By Dan Russo Witness
DUBUQUE — Learning in Natalie Schira’s classroom happens in a similar way to any other high school English course these days, with a few modifications to adjust for the teacher’s visual impairment.
“I don’t think it makes a big difference,” said Macy Vance, a student at Wahlert Catholic High School in Dubuque who is part of Ms. Schira’s Honors Sophomore English Class.
On March 10, the students in this course took time away from the usual lectures and class discussions on literature to do research for a paper they are writing on an American author of their choice. They mainly used laptops for the research with some guidance from their teacher, who occasionally walked around their desks answering questions or making comments. Schira uses technology in the classroom to help her perform her duties, including a text to speech program on an Apple iPAD called Voiceover and a wireless keyboard that allows her to communicate digitally with her students.
“You can send (questions or information) to her over email and she gets back to you very quickly,” said Vance.
The writing the students do and the notes Schira gives from her lectures are all sent and received electronically. The software Schira uses to read the compositions gives her many capabilities.
“It offers me direct control over what I want spoken and how much punctuation I want to hear,” she said. “I can also navigate by character, word, sentence, line or paragraph.”
Schira has limited vision due to congenital glaucoma.
“In simple terms, that means the optic nerve, which sends data from the eye to the brain, is severely damaged,” explains the teacher. “It’s like trying to charge your phone with a severed lightning cable. Some electrons would get through, but you would never achieve a full charge.”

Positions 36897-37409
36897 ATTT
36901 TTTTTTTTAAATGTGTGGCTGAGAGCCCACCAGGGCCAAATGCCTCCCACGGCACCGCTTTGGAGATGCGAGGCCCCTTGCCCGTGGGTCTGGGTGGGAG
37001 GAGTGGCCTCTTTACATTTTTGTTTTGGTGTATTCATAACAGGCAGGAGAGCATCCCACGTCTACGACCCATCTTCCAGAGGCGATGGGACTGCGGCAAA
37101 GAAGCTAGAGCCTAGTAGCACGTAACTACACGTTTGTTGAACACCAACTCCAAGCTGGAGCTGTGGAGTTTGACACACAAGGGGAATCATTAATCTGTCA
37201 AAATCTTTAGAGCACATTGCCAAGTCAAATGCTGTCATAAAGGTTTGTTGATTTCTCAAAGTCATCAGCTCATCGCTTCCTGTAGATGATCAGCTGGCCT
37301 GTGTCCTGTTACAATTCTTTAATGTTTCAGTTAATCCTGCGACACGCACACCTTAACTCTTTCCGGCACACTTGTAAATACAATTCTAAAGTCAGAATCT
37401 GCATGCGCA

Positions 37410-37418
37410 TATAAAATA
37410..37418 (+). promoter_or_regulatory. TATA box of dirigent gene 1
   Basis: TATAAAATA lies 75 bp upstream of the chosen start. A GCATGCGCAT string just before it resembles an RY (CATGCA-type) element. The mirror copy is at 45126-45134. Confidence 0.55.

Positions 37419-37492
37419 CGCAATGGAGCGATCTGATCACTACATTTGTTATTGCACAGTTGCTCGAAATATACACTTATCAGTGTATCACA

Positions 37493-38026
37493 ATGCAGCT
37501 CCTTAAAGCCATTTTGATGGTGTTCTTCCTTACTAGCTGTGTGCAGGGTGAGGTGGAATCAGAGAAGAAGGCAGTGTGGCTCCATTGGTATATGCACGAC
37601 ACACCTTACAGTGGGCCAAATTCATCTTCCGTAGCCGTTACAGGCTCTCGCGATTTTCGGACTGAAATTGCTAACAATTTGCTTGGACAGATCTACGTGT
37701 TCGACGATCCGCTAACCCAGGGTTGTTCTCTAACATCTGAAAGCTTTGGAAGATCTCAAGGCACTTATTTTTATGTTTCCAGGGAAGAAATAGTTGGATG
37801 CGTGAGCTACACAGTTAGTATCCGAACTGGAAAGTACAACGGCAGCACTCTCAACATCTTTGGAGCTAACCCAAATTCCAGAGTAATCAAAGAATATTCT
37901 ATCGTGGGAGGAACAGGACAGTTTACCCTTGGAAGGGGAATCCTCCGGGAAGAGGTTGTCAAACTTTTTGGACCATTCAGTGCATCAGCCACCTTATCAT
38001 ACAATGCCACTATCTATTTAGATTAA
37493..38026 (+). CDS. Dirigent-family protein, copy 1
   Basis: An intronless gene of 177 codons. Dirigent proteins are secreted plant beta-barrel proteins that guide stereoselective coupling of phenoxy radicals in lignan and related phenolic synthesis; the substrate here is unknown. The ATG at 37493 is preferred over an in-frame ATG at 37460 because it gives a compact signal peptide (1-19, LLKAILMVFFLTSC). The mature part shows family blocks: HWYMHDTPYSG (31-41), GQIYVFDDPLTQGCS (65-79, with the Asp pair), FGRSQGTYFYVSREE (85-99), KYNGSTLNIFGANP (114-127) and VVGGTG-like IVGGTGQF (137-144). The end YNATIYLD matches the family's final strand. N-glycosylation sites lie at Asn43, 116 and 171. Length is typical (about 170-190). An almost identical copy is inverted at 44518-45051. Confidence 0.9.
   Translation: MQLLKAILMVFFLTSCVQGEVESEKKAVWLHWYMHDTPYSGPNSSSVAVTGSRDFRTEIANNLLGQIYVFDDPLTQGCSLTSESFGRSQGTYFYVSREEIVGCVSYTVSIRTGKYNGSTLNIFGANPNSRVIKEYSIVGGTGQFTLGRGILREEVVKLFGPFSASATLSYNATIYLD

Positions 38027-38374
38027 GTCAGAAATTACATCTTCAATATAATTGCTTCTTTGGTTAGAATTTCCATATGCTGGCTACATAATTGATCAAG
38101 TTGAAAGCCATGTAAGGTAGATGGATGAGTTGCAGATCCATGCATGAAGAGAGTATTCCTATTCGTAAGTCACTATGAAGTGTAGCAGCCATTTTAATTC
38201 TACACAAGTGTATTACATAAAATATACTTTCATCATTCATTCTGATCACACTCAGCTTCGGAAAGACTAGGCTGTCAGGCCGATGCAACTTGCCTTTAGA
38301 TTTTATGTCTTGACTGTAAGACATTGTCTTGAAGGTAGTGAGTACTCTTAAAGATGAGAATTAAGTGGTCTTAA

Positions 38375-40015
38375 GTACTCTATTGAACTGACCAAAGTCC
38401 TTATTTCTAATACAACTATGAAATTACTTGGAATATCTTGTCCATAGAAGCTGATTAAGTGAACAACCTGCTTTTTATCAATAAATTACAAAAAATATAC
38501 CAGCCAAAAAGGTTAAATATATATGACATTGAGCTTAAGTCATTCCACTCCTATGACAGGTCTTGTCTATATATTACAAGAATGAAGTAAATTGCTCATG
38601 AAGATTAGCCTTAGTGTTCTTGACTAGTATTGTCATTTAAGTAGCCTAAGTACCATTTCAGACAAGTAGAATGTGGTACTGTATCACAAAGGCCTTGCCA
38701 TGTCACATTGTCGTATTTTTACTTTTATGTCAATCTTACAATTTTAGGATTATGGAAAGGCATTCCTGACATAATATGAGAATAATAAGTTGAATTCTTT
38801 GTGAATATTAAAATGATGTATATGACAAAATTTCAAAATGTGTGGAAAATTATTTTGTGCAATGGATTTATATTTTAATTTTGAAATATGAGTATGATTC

Although legally blind, Schira has worked hard to overcome obstacles in her road to a career in education.
“The most important thing to keep in mind is that (being visually impaired) is one of many adjectives which describe me,” she said. “We all have our lists, and that happens to be included on mine.”
Schira begins each class with a few minutes of prayer, emphasizing that imparting the importance of faith to her students is essential. Aside from her faith, her personal love of literature is evident as she interacts with students. Pictures of famous writers decorate the walls of her classroom, and she talks with obvious excitement about her favorite literary works.
“Every time we read a book, we see her passion for it,” said Olivia Blosch, another of her sophomore honors students.
Schira moves frequently as she teaches and has made adjustments to adapt to her visual limitations.
“When I first joined the Holy Family team, I spent time making sure I knew the campus well,” said Schira. “I also deliberately arrange the classroom such that I have access to any student as needed … at times, I walk with colleagues, and I would welcome that in unfamiliar settings. I generally walk freely around school.”
Schira functions as well as any other English teacher and is happy in her work.
“From a student’s perspective, I give teachers a lot of respect for what they do for us,” said Sam Sykes, another of Schira’s students, who added that he particularly admires the example Schira has given to those she teaches.
Main Photo (above): Schira assists students in the class March 10 as they conduct online research for an upcoming paper. The Honors Sophomore English Class combines studies of composition and American literature.